Saturday, March 7, 2015

Email outage...

Email outage...  Yesterday our family email (which is hosted by GMail) was down for close to 24 hours.  The symptoms were that we stopped receiving any new mail, and the URL we normally used to access our mail stopped working (though the default GMail URL still worked).  If you're the geekly sort, you probably immediately said “DNS problem!”, and in fact that's what it was.  Once that got resolved, our missed emails started trickling in, much to the general relief of my family members.

Two observations from this experience:

First, how dependent on email (and the Internet, more generally) we've become!  Our email has become one of the rhythms in our lives – we expect certain emails to arrive at certain times of the day, and when they don't arrive, it feels like a major disconnection – a bit like the power going out, or the road to your house being shut down.  Some of my family members, when reporting the outage, had a distinct tinge of, well, panic in their voices.  In actual fact, it's nothing so vital (though for my sister, who uses email in her business, a bit more so).  Nevertheless, when it's cut off, we don't like it.  Not. One. Little. Bit.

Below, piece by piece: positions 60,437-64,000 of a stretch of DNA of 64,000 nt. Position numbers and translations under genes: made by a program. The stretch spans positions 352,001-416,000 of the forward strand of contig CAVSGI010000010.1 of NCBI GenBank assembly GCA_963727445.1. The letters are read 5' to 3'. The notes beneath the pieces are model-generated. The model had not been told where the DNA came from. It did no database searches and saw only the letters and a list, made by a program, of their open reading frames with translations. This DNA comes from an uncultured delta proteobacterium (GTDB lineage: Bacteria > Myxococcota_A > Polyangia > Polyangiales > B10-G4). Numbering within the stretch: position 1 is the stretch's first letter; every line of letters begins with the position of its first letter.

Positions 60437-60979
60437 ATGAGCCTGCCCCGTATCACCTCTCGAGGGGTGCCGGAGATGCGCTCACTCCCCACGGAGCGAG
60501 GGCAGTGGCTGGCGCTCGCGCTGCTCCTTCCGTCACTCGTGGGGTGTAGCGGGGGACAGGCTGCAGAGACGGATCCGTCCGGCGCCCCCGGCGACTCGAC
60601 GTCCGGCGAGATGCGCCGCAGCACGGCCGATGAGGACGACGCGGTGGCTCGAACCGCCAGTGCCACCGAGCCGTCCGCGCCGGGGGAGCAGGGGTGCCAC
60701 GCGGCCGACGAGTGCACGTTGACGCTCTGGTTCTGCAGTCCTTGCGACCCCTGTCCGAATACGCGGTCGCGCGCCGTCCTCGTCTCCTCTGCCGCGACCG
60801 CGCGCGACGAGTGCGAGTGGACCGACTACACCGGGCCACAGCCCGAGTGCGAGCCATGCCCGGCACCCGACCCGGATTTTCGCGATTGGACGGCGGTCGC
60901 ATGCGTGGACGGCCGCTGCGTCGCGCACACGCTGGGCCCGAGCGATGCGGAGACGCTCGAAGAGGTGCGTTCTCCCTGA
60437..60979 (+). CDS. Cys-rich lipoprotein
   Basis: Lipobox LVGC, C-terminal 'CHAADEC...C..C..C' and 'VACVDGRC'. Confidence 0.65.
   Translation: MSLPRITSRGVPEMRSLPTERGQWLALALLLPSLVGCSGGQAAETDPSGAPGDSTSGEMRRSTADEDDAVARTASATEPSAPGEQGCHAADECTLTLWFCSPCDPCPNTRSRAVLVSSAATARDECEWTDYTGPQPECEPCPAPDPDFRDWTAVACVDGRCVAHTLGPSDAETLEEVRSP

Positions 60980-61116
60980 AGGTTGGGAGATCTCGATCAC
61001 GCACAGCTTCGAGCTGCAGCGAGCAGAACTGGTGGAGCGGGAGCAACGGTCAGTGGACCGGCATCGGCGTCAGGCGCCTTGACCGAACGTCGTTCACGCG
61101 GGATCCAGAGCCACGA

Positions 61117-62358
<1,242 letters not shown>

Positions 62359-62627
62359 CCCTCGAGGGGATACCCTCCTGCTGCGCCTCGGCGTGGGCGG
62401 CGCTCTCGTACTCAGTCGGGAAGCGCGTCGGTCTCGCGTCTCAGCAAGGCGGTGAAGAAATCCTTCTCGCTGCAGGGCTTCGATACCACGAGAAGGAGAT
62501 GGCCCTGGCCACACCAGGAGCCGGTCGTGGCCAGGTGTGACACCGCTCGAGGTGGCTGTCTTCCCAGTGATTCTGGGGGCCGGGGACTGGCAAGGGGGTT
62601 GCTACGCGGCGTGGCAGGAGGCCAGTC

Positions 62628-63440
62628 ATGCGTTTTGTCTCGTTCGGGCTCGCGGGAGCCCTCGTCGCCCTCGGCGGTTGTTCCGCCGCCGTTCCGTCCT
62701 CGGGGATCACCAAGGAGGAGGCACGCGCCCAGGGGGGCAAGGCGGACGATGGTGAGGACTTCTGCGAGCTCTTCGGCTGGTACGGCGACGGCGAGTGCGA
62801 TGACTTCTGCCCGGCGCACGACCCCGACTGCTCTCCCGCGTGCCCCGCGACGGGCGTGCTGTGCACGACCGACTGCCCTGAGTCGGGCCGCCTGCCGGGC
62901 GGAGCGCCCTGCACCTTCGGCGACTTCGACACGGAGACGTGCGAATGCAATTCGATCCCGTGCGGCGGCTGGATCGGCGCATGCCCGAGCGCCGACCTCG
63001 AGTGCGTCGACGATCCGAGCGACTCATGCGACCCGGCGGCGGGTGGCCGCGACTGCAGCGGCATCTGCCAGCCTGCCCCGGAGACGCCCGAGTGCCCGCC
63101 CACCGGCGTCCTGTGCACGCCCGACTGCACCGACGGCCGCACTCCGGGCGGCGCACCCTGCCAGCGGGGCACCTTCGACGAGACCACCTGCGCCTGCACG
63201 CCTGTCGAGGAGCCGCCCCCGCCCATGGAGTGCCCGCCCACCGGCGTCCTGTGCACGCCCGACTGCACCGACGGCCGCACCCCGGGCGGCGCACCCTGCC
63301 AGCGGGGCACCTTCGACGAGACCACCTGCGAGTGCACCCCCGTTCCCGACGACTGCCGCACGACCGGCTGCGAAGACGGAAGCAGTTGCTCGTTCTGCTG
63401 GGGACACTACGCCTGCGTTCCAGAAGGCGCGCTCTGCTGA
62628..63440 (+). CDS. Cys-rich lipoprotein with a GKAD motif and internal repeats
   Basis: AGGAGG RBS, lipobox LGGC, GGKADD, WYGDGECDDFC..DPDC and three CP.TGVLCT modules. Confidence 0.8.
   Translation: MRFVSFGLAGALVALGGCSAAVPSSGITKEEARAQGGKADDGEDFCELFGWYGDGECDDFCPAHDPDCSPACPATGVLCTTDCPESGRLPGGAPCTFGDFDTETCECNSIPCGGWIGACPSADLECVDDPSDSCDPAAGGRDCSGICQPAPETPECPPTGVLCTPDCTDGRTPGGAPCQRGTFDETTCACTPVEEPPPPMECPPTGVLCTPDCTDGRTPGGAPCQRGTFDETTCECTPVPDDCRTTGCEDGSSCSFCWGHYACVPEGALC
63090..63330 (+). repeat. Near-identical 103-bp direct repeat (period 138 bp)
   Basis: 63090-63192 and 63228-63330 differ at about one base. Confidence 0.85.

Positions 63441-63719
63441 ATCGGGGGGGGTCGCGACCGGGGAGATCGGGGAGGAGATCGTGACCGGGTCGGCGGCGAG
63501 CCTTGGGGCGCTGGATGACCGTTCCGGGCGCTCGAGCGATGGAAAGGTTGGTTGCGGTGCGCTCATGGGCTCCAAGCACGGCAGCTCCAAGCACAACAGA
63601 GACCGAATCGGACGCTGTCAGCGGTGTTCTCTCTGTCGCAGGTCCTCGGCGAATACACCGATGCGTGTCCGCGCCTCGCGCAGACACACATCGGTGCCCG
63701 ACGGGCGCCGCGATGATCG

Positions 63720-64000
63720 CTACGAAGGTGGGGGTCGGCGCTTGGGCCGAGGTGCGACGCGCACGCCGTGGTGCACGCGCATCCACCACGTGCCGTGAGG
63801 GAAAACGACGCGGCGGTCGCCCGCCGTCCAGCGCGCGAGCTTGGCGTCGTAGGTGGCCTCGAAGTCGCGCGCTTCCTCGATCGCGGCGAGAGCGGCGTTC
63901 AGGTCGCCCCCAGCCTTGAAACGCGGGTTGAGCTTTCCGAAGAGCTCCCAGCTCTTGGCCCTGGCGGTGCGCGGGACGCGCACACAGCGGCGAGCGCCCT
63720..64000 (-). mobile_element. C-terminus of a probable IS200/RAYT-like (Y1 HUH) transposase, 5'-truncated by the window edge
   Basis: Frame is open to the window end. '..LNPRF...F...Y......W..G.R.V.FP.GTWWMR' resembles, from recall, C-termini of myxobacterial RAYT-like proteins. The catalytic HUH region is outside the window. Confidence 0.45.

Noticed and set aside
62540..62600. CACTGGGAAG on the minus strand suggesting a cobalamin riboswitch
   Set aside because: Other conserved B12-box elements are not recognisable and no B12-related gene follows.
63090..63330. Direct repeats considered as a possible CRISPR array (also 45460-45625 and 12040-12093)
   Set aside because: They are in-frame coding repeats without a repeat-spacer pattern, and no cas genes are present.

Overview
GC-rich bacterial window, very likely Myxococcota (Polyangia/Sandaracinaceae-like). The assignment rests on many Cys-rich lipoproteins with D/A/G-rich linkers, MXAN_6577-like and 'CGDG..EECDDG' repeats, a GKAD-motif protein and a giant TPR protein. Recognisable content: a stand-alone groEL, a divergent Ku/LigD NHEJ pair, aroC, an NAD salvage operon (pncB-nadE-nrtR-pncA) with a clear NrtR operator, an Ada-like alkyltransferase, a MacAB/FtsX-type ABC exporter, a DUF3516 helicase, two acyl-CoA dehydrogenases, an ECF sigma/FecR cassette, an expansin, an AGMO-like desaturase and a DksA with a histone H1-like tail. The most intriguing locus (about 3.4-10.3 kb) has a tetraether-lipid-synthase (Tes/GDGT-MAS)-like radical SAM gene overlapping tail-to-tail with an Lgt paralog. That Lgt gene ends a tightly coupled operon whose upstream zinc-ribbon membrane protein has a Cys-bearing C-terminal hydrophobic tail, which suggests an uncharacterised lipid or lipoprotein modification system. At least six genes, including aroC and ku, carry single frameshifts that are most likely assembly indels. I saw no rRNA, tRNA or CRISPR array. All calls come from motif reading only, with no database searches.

Second, how amazingly reliable email has become.  My family has been using this (free!) GMail service for about ten years now.  In all that time, we've only had a couple of short outages.  We access our email from the web on multiple browsers, from email “fat clients” (like Mozilla's Thunderbird), from iPads, and from smart phones.  Wherever we are, whenever we want it, however we want to access it – it just works.  This reliability is in marked contrast to the self-hosted Microsoft Exchange email server that I maintained for roughly ten years prior to that.  That beast would go down about once a week, and sometimes it took hours of troubleshooting (by me!) to get it back up again.  I lived in fear of updates to that server, because about one in four of them would knock it offline.  Contrast that with our GMail experience: I spend zero time managing the service, and it just always works.  Well, almost always.  Google deserves a great deal of credit for building such a reliable system.  Such things do not happen by accident!

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